Are humans next?

 
Published: Saturday 04 July 2015

Agenetic mutation of h5 n1, the bird flu virus, caused the death of two people in Turkey in early January, according to a collaborating institute of the World Health Organization (who). uk's National Institute for Medical Research in London, which conducted an analysis of the virus, said genetic mutations could make h5n1 develop greater affinity for humans than for birds. This would increase the chances of bird flu being transmitted from one person to another, the institute's researchers added.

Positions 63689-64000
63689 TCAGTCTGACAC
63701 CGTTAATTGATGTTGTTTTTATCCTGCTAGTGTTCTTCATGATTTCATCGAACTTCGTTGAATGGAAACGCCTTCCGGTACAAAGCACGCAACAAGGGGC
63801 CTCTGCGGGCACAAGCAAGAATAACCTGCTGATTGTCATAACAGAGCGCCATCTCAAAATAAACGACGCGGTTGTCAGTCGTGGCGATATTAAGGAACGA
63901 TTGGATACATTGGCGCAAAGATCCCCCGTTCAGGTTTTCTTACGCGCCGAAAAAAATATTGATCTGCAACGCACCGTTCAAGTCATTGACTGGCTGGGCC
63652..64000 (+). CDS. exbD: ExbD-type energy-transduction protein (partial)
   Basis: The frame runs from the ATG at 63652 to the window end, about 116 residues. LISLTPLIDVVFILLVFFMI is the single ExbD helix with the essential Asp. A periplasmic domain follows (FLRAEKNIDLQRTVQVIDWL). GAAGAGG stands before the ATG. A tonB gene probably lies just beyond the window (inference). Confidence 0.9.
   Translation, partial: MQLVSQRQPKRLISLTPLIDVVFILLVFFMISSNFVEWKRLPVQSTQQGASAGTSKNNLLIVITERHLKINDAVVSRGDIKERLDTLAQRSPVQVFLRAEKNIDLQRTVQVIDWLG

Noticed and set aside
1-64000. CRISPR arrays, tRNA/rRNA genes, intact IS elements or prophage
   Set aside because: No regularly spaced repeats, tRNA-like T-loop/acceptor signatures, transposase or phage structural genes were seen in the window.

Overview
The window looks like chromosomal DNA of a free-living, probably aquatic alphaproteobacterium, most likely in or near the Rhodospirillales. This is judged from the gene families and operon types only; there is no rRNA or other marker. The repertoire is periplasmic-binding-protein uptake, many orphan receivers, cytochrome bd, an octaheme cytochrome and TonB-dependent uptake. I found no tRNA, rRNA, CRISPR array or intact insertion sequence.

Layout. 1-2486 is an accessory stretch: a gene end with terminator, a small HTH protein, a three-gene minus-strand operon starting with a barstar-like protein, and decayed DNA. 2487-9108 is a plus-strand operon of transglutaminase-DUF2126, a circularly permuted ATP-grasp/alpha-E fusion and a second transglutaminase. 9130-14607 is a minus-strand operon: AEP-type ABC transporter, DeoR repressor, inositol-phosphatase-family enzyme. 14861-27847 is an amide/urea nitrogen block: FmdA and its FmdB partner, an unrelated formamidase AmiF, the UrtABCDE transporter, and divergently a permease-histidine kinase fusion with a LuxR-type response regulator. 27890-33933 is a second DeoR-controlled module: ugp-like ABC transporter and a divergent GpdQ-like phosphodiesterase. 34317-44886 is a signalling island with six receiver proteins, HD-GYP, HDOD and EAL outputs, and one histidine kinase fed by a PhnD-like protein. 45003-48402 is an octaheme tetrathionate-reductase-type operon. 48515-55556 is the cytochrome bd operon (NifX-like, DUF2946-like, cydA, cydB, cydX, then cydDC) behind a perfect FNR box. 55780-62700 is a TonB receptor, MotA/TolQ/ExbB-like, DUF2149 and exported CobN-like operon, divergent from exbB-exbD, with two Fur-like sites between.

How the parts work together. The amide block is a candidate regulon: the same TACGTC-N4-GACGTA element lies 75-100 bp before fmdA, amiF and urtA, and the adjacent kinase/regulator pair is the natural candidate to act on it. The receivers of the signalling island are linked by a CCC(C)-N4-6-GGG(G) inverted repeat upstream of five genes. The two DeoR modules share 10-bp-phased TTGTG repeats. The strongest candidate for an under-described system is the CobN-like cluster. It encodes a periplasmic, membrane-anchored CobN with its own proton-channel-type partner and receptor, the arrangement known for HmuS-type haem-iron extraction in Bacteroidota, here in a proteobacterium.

So far, who has released details of only one of the mutations found in the viruses. The genetic change results in a substitution of one amino acid by another, at a specific position in a viral protein. This mutation has earlier been observed twice -- in Hong Kong in 2003 and in Vietnam in 2005.

However, researchers say that many more mutations would probably be necessary before the avian flu virus becomes capable of sparking a full-blown human pandemic.

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